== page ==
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Climate change is starving the oceans of oxygen, what is the risk?

The ocean's oxygen has been dangerously low. This is confirmed by a study published in the journal Nature, in which a comparison was made

By Ground Report
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Climate change is starving the oceans of oxygen, what is the risk?

The ocean's oxygen levels have reached a dangerously low state, as confirmed by a recent study published in the prestigious journal Nature. The study establishes a compelling comparison between the present condition of our seas and that of over 14 million years ago.

One of the results showed that the oxygen level in the world's oceans has actually decreased by about 2% since 1960. Why? Much of it is responsible for global warming since the water that is heated contains less oxygen

Nancy Rabalais, a professor and chair of oceanography and wetland studies at Louisiana State University, explained to PopScience that alterations in marine ecosystems and biodiversity can be induced by this phenomenon. She emphasized the significance of oxygen concentrations in influencing the rates of organic matter decomposition, which consequently impacts the productivity of both coastal and oceanic ecosystems.

Impact on Marine life and oxygen concentration predictions

Marine animals and microbes would also be affected, as this phenomenon could affect their abundance, as well as reduce the quality and quantity of suitable habitats for them to live and reproduce.

But the study published by Nature has not been the only one that warns what will happen. Other research from Global Biochemical Cycles, in 2018, talks about how oxygen in some regions of the ocean can concentrate and leave the rest with reduced numbers between the years 2150 and 2300.

“I don't think we should wait to see if deoxygenation reverses as the climate continues to warm,” says Anya Hess, a doctoral candidate at Rutgers University who studies ocean oxygenation.

The scientist also points out that not only ecosystems would be affected, but also the ocean food industries for humans. This would result in a decrease in fishing and, ultimately, in a direct problem for the populations that depend on this activity.

That is why, in the words of Hess, one of the solutions to implement would be to reduce greenhouse gas emissions. Also, according to the scientist, the public policies of the most affected countries could focus on measuring the oxygen in their seas to help identify patterns and predict biological responses.

Coastal eutrophication and hypoxic environments

Nancy Rabalais, a distinguished professor and chair of oceanography and wetland studies at Louisiana State University, dedicates herself to advancing research on coastal eutrophication and hypoxic environments. As highlighted by Rabalais, the harmful consequences of deoxygenation are far-reaching, impacting essential biogeochemical processes and precious living resources.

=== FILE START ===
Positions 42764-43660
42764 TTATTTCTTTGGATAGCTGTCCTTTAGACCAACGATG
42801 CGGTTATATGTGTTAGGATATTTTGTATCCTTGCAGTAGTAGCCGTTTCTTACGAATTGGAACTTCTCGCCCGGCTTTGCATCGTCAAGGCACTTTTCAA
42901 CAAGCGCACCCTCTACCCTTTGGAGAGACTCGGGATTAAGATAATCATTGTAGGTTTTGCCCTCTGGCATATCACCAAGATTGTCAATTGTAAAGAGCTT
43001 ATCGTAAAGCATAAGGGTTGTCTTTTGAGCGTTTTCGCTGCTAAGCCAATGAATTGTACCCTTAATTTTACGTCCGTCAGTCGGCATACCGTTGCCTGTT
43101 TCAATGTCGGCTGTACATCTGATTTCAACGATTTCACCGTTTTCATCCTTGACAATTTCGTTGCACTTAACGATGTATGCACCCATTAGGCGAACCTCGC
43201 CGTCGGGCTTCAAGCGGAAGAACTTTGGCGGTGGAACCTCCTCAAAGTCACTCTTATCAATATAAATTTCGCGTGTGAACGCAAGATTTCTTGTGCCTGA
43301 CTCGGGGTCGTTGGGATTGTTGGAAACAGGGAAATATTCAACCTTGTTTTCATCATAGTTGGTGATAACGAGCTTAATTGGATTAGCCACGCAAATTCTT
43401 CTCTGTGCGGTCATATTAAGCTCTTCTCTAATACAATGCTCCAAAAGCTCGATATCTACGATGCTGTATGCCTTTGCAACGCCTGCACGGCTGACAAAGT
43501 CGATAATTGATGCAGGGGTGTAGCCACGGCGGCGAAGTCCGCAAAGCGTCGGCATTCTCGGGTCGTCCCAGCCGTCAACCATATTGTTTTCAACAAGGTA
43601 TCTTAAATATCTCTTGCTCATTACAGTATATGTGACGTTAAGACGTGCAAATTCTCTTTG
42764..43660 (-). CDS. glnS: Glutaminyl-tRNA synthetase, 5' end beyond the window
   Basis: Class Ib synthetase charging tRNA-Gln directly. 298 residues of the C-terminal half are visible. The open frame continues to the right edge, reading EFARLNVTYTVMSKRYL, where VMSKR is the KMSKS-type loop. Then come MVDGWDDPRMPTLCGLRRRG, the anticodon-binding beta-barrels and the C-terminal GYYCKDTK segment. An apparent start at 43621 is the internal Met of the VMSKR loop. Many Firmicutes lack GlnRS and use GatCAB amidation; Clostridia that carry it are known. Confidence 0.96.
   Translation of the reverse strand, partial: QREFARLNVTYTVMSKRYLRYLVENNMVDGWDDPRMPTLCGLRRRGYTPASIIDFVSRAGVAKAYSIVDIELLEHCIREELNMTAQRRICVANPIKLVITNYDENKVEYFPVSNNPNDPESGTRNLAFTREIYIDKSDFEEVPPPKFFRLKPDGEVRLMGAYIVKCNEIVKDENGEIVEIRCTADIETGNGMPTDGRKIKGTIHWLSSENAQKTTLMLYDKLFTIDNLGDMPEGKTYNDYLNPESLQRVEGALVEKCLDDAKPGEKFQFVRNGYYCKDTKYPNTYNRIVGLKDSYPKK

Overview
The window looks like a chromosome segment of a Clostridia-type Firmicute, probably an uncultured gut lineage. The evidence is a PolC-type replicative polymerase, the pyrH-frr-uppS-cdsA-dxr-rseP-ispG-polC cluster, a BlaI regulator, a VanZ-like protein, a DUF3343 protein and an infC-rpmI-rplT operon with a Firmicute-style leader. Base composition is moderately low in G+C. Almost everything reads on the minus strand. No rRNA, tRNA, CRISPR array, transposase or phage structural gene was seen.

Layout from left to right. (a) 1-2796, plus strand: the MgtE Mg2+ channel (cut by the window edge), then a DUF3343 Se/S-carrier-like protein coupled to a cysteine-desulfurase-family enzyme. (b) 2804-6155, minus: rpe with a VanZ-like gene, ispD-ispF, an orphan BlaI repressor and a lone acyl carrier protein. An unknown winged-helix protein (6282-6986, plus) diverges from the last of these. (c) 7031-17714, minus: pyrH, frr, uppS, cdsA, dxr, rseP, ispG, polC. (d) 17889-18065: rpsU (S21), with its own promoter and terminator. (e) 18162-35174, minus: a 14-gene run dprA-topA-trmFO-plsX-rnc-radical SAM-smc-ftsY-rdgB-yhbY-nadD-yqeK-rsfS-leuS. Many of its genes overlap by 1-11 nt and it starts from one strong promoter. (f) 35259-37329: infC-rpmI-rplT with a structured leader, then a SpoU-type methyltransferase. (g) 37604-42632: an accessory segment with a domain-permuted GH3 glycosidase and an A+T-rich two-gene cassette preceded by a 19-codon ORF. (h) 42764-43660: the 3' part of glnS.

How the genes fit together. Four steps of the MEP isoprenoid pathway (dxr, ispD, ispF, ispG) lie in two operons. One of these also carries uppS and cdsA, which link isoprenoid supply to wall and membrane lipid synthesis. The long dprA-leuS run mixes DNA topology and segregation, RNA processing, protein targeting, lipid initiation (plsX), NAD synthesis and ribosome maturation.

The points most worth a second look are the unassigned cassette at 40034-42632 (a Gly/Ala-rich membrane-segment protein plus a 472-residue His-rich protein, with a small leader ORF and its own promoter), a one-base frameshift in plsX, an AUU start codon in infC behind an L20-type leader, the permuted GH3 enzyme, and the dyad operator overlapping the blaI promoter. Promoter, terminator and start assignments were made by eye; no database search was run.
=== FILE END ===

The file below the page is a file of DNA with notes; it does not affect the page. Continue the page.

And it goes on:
Consequently, deoxygenation can give rise to enhanced phosphorus recycling, diminished nitrogen losses, and heightened availability of iron initially. Each of these occurrences holds the potential to greatly influence the productivity and sustainability of coastal and ocean ecosystems.

The decrease in oxygen content significantly affects marine microbes and animals. Deoxygenation alters their abundance, diversity, and suitable habitats and interferes with reproduction. Even minor decreases in oxygen levels can have drastic impacts, particularly in oxygen minimum zones that are already close to physiological thresholds.

The stress caused by the loss of oxygen forces marine organisms to adapt, if possible, in order to survive. As the oxygen-deficient zones expand, they are pushing species highly sensitive to changes in oxygenation, such as tuna and sharks, into shallower habitats. Deoxygenation also poses a threat to the ocean's ability to provide food for humans, which could lead to reduced fish catches and collapse of regional populations.

Recent research indicates that deoxygenation may eventually reverse, but experts do not expect the reversal of this phenomenon to occur until the distant future.

Understanding oceans during warm periods

A study published in Nature explored the Miocene warm period, roughly 16 to 14 million years ago, to gain insight into how oceans behave during long warm periods.

However, current climate models predict that oxygen concentrations may start to rise and oxygen-starved regions of the ocean could shrink between 2150 and 2300. Scientists attribute this projection to a decrease in tropical export production, an increase in oceanic ventilation, and the transport of surface waters into the ocean interior.

Marine ecosystems are already experiencing various impacts today, and recovery is challenging due to reconfiguration of food webs caused by deoxygenation and torpor or death of organisms unable to tolerate low oxygen levels.

Anya Hess, a doctoral candidate at Rutgers University specializing in ocean oxygenation, emphasizes the urgency of addressing deoxygenation.

Hess says, "We should not wait around to see whether deoxygenation will reverse as the climate continues to warm. We know that rising temperatures are causing ocean deoxygenation, so if we want to stop it, we know what we need to do—reduce greenhouse gas emissions."

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